Rule of Law:
A confidentiality agreement will be enforced, so long as it does not violate public policy:
The relevant evidence contains important info that the jury needs
If the evidence proves that there was illegal conduct

le.
Rule of Law:
Local Rule 33 states that info disclosed in the mediation process shall be kept confidential, and is required of all participants in the mediation process. No parties to the process shall disclose any statements or documents without first getting approval from the Court.
Exceptions to Confidentiality Agreements in Mediation
NJ v. Williams (2005) NJ Supreme Court   Question deals with info of criminal activity disclosed in a mediation. At a criminal trial, the mediator of a dispute between the defendant and another party was asked to testify about the mediation. The testimony seems to exculpate the defendant in the case. The trial judge kept this info out of evidence. Local Rule states that a mediator may not testify at trial in the same or any related matter.
Holding:        
The court rules that defendant has not met all 3 elements of the below test, and therefore the testimony should be excluded.
Reasoning:
The court cites the 6th amendment confrontation clause and the right to compulsory process as requiring a fair trial for a criminal defendant.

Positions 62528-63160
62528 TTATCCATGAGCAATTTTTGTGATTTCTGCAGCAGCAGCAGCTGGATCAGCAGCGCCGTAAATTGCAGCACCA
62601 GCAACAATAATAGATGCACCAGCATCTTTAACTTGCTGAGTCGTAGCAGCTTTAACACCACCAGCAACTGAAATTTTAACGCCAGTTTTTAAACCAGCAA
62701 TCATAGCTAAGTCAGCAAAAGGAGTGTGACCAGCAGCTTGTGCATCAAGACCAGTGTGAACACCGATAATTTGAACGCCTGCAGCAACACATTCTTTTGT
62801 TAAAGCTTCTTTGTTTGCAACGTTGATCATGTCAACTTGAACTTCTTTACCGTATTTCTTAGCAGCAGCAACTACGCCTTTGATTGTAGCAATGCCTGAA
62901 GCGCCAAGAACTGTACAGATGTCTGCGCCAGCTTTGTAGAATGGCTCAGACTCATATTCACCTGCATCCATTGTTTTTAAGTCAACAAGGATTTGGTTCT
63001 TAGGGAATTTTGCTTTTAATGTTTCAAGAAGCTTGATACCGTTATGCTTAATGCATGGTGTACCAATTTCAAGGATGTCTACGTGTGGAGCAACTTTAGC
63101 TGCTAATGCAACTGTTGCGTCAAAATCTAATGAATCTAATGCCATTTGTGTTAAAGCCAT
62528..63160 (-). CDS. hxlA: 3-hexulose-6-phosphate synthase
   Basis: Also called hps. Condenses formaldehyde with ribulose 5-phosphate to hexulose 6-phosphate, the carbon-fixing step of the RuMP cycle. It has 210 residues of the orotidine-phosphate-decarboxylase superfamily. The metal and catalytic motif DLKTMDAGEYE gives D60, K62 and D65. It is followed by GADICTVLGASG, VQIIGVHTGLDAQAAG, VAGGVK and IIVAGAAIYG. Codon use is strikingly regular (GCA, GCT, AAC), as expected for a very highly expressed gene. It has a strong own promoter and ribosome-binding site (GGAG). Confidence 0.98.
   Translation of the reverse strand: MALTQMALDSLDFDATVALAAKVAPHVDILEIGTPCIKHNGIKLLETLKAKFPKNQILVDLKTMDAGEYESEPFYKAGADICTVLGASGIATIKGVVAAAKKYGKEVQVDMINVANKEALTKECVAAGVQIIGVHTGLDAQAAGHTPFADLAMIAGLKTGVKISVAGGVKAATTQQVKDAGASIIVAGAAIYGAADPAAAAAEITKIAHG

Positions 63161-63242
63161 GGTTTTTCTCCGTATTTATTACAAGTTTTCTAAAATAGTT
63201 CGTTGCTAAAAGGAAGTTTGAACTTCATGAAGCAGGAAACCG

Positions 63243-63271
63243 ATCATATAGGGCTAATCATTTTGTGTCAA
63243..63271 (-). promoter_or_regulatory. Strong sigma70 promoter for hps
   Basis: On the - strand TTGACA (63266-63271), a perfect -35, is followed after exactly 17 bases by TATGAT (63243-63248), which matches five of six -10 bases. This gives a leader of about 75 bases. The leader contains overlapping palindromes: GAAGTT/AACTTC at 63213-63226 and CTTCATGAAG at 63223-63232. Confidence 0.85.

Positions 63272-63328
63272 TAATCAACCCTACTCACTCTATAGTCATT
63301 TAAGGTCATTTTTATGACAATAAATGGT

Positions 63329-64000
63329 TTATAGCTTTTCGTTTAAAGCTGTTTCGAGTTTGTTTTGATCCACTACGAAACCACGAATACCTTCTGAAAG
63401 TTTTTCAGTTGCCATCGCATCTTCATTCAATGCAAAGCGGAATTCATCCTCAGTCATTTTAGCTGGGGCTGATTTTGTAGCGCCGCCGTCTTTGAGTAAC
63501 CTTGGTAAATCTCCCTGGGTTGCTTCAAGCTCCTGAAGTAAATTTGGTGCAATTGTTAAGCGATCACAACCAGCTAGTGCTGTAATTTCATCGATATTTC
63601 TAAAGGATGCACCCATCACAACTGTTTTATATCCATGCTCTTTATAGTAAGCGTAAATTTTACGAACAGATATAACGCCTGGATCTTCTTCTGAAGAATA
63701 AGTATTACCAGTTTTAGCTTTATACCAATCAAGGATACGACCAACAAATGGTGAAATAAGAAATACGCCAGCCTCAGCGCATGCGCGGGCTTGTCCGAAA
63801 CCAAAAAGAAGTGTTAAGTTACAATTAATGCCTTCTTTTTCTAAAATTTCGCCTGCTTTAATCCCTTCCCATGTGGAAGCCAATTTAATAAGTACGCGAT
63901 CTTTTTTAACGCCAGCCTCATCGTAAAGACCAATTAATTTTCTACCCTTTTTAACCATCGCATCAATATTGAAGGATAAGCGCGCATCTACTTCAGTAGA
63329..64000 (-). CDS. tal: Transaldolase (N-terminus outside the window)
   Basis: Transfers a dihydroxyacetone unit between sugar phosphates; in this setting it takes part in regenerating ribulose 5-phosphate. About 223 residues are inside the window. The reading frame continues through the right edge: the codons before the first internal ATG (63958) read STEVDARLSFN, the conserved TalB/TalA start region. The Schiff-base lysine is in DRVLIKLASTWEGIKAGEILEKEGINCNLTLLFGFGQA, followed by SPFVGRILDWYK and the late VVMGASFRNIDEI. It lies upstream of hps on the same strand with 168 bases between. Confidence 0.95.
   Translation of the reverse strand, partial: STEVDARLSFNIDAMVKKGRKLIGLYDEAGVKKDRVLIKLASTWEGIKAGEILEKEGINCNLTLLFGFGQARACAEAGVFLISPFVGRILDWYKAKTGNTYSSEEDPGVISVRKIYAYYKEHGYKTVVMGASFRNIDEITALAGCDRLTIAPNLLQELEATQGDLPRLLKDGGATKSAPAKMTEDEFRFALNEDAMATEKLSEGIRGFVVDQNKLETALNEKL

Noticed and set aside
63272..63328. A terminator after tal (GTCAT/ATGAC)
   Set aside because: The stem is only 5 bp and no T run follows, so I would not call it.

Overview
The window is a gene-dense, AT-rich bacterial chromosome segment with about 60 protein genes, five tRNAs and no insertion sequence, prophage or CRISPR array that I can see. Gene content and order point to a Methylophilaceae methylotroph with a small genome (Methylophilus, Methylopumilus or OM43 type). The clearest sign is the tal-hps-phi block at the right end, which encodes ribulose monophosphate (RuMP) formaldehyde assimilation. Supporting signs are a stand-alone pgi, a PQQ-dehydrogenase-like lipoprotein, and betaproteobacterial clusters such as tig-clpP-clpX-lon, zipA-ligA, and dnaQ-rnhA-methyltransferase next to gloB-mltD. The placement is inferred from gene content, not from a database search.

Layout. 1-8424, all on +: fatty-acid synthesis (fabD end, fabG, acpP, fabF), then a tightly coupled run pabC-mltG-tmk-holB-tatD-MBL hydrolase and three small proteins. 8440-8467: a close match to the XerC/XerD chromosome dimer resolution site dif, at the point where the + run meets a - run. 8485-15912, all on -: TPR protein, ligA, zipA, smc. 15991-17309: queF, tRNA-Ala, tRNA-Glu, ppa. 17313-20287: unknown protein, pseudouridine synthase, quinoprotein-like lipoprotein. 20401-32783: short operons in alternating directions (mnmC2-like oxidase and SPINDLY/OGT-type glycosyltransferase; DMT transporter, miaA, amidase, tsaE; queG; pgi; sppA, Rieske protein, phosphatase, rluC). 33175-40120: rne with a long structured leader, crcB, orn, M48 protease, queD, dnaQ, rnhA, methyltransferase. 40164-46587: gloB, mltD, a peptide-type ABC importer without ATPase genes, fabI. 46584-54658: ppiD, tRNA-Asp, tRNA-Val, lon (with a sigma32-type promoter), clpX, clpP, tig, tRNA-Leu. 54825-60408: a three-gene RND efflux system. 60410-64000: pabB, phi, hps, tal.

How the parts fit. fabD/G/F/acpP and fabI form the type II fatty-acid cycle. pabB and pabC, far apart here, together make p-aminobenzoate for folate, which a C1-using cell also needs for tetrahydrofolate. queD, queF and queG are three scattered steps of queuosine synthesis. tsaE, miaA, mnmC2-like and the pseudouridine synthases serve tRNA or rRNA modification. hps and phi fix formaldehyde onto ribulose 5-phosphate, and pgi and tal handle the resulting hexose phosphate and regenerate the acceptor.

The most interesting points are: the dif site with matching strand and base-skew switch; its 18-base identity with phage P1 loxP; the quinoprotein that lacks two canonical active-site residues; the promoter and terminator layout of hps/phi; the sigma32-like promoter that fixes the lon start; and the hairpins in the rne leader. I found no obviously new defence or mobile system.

Court cites the UMA, which states that the protection is gone if the info from the mediation is needed in a criminal proceeding.
Court finds there is a substantial interest in protecting confidentiality here. This interest is weighed heavier than defendant’s interest in having the mediator testify. The testimony was uncertain, and the parties were frequently talking over each other, and he wasn’t certain about statements
Court also finds it strange that the mediator was present for the trial, as a neutral party would likely have no interest in the matter.
Court holds that this info does not meet the 3rd prong, and this info was otherwise available.
defendant could have cross examined the accuser to rebut the position that defendant used the shovel.